Steven Hayward of the American Enterprise Institute and National Review, who I have always thought was a solid, quality conservative writer and whose new book The Age Of Reagan is said to be one of the definitive works on that glorious American era, has put out a piece in the Washington Post which is worthy of comment.
Sadly, it’s not worthy of agreement; at least not in large measure.
The title of Hayward’s column asks whether conservatism is brain-dead, which might have resulted from the gleeful opportunism of the Post’s editorial staff and not the writer. Nevertheless, Hayward’s thesis is that since the majority of the heat generated from the Right is coming from talk radio and other entertainment-media figures, there is an “imbalance” within the movement because conservative academics aren’t driving it on a more intellectual level.
Hayward doesn’t exactly disparage the pop-culture conservatives, but while he mentions that in the past the intellectual and populist wings of the Right have peacefully coexisted, and happily so, he laments that there are no apparent titans of the movement in the ivory towers like William F. Buckley, Irving Kristol or Milton Friedman. “We’ve traded in Buckley for Beck, Kristol for Coulter, and conservatism has been reduced to sound bites,” he cries.
Hayward goes further:
The best-selling conservative books these days tend to be red-meat titles such as Michelle Malkin’s “Culture of Corruption,” Glenn Beck’s new “Arguing with Idiots” and all of Ann Coulter’s well-calculated provocations that the left falls for like Pavlov’s dogs. There is nothing intrinsically wrong with these books. Politics is not conducted by Socratic seminar, and Henry Adams’s dictum that politics is the systematic organization of hatreds should remind us that partisan passions are an essential and necessary function of democratic life. The right has always produced, and always will produce, potboilers.
Conspicuously missing, however, are the intellectual works. The bestseller list used to be crowded with the likes of Friedman’s “Free to Choose,” George Gilder’s “Wealth and Poverty,” Paul Johnson’s “Modern Times,” Allan Bloom’s “The Closing of the American Mind,” Charles Murray’s “Losing Ground” and “The Bell Curve,” and Francis Fukuyama’s “The End of History and the Last Man.” There are still conservative intellectuals attempting to produce important work, but some publishers have been cutting back on serious conservative titles because they don’t sell. (I have my own entry in the list: a two-volume political history titled “The Age of Reagan.” But I never expected the books to sell well; at 750 pages each, you can hurt yourself picking them up.)
About the only recent successful title that harkens back to the older intellectual style is Jonah Goldberg’s “Liberal Fascism,” which argues that modern liberalism has much more in common with European fascism than conservatism has ever had. But because it deployed the incendiary f-word, the book was perceived as a mood-of-the-moment populist work, even though I predict that it will have a long shelf life as a serious work. Had Goldberg called the book “Aspects of Illiberal Policymaking: 1914 to the Present,” it might have been received differently by its critics. And sold about 200 copies.
Certainly I can agree with Hayward on Liberal Fascism; it is without question one of the most important works of conservative literature in the past 30 years. But he neglects to give due credit to Mark Levin, whose Liberty And Tyranny is a brilliant work owed a tremendous debt by conservatives of all stripes. In a post in National Review Online’s The Corner blog today, Hayward mentions, and attempts to explain, the omission:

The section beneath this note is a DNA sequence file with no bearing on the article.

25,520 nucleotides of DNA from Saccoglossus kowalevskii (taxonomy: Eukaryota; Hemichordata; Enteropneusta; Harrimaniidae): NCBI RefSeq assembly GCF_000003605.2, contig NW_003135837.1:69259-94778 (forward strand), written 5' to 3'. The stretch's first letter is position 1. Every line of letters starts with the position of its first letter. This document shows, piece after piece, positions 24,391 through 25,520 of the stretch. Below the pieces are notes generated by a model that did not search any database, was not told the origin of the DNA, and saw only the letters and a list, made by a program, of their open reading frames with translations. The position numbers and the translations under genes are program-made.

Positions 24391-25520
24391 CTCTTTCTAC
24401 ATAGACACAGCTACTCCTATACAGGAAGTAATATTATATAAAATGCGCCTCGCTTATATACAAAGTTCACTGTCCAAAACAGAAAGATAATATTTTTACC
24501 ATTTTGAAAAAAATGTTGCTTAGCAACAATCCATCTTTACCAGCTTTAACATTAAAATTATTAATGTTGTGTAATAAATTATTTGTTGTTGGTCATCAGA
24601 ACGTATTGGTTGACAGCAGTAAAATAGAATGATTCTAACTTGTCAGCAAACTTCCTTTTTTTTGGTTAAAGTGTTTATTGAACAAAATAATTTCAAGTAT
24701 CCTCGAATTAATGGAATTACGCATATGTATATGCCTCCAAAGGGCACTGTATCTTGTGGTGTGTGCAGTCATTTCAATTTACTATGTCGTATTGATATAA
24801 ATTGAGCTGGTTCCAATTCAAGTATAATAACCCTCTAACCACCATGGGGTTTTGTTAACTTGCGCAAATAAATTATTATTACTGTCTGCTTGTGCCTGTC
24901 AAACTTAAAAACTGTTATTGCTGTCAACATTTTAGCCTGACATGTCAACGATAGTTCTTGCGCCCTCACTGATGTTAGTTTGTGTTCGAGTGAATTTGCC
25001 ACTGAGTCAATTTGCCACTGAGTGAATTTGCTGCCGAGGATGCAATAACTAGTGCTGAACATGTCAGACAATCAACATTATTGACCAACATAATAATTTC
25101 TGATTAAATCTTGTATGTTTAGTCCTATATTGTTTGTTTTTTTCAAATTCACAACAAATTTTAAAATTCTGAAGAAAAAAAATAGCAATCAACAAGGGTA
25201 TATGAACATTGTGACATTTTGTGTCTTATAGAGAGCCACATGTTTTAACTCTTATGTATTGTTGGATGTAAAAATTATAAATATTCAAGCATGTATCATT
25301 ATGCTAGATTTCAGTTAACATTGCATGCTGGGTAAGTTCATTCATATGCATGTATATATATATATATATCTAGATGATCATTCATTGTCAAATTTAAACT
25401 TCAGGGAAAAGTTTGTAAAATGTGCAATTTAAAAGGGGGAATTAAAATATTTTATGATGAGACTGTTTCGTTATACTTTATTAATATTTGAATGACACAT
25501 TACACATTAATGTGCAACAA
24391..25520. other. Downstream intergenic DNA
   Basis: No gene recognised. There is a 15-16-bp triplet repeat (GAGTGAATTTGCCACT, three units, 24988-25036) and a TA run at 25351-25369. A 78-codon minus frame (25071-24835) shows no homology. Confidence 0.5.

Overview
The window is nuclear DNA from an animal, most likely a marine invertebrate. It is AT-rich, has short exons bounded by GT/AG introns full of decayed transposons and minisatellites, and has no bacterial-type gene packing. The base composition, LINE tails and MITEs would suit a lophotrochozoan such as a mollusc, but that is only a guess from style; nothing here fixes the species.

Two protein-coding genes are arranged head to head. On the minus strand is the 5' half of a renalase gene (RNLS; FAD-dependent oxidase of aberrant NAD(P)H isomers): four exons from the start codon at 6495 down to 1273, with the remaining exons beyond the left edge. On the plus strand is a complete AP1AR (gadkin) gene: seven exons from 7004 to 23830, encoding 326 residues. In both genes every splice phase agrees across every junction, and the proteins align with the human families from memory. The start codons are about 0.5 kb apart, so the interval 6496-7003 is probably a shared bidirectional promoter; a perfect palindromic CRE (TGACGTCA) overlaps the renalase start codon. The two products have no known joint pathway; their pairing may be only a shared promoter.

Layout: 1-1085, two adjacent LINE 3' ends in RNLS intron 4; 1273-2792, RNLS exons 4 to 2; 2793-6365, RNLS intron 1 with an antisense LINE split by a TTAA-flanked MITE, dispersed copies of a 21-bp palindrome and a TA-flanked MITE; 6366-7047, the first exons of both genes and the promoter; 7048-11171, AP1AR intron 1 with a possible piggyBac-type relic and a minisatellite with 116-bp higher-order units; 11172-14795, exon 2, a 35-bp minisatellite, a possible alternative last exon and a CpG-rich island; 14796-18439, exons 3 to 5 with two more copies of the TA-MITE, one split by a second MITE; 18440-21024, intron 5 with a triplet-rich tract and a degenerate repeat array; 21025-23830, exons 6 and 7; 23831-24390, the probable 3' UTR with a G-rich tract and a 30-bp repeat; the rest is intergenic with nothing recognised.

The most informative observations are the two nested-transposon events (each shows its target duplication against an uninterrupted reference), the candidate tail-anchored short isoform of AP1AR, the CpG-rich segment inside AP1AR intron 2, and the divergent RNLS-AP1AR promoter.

The omission of Levin from my piece is conspicuous, but was a combination of deliberation and space limitations. Mark is a special case, and I could have chosen him instead of Glenn Beck for my approving case study at the end, but I decided to go with Beck because he’s in everyone’s cross-hairs at the moment, and also because I don’t think Mark needs to learn anything from me. I think Liberty and Tyranny is an excellent book, exactly the kind of book we need that explains in a serious way how liberalism has unraveled the Constitution thread-by-thread.
But, would Liberty and Tyranny have sold over 1 million copies if the author were merely Mark Levin of the Landmark Legal Foundation rather than Mark Levin the national talk radio host? Doubtful I think.
Again, many of Hayward’s points are fair ones to make. And he doesn’t seem to be disparaging the talk radio/Fox News conservative circuit in the main, though some barbs are thrown (particularly at Sean Hannity, who is on occasion less intellectual in his orientation than he should be given his influence).
What is a little disturbing, however, is why it’s necessary to take apart the conservative movement and set its proponents against each other in this way. As Hayward himself says, the movement needs a broad spectrum of voices in order to reach a maximum number of people, and one of the most memorable of Ronald Reagan’s pronouncements about fellow travelers was his 11th Commandment – namely, thou shalt not speak ill of thy fellow Republicans. This piece certainly seems to have at least scraped the edge of the 11th Commandment, if not actually having broken its skin.
The fact is, while Hayward’s stomping grounds at National Review still provide a sensational outlet for conservative intellectuals to generate strong work, there is hardly the difference between NRO and, say, the message Limbaugh puts out on a daily basis Hayward seems to be trumpeting. In fact, if you listen to Rush on a daily basis you’ll find that he draws a great deal of material from NRO, and The American Spectator, and Levin, and from lots of other conservative intellectual sources to include think tanks like the Heritate Foundation and the Cato Institute. Limbaugh certainly doesn’t ignore the intellectual side of the conservative movement; his message is remarkably similar to that of William F. Buckley even if he differs with Buckley as to style.
Similarly, while a listener to Levin’s show might find it to be often abrasive and quirky in a way one wouldn’t expect from someone of his accomplishments both professional and academic outside of the talk-radio milieu, the content of his show and certainly that of his books rivals that of the think tanks.